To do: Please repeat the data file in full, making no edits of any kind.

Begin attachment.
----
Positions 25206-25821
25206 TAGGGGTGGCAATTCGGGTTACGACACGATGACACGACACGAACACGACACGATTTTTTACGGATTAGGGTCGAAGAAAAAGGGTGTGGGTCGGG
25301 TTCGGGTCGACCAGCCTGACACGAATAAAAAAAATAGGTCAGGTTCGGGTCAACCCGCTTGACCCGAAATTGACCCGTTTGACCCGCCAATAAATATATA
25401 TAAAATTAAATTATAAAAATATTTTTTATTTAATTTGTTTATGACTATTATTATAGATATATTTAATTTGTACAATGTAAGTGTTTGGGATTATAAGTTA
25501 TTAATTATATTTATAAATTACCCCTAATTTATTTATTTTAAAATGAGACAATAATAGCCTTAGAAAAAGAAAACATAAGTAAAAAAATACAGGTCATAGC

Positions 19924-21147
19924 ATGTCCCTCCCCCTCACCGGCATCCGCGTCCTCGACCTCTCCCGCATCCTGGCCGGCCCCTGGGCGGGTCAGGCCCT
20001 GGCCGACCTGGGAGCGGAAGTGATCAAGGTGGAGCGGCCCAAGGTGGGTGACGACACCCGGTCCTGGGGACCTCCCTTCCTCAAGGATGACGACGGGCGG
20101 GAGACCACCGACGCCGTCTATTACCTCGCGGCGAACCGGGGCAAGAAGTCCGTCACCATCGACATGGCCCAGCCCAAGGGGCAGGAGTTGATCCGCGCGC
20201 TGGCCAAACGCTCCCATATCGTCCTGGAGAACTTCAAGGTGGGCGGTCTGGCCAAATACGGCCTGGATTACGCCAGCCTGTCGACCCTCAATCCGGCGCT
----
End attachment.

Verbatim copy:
Positions 25206-25821
25206 TAGGGGTGGCAATTCGGGTTACGACACGATGACACGACACGAACACGACACGATTTTTTACGGATTAGGGTCGAAGAAAAAGGGTGTGGGTCGGG
25301 TTCGGGTCGACCAGCCTGACACGAATAAAAAAAATAGGTCAGGTTCGGGTCAACCCGCTTGACCCGAAATTGACCCGTTTGACCCGCCAATAAATATATA
25401 TAAAATTAAATTATAAAAATATTTTTTATTTAATTTGTTTATGACTATTATTATAGATATATTTAATTTGTACAATGTAAGTGTTTGGGATTATAAGTTA
25501 TTAATTATATTTATAAATTACCCCTAATTTATTTATTTTAAAATGAGACAATAATAGCCTTAGAAAAAGAAAACATAAGTAAAAAAATACAGGTCATAGC

Positions 19924-21147
19924 ATGTCCCTCCCCCTCACCGGCATCCGCGTCCTCGACCTCTCCCGCATCCTGGCCGGCCCCTGGGCGGGTCAGGCCCT
20001 GGCCGACCTGGGAGCGGAAGTGATCAAGGTGGAGCGGCCCAAGGTGGGTGACGACACCCGGTCCTGGGGACCTCCCTTCCTCAAGGATGACGACGGGCGG
20101 GAGACCACCGACGCCGTCTATTACCTCGCGGCGAACCGGGGCAAGAAGTCCGTCACCATCGACATGGCCCAGCCCAAGGGGCAGGAGTTGATCCGCGCGC
20201 TGGCCAAACGCTCCCATATCGTCCTGGAGAACTTCAAGGTGGGCGGTCTGGCCAAATACGGCCTGGATTACGCCAGCCTGTCGACCCTCAATCCGGCGCT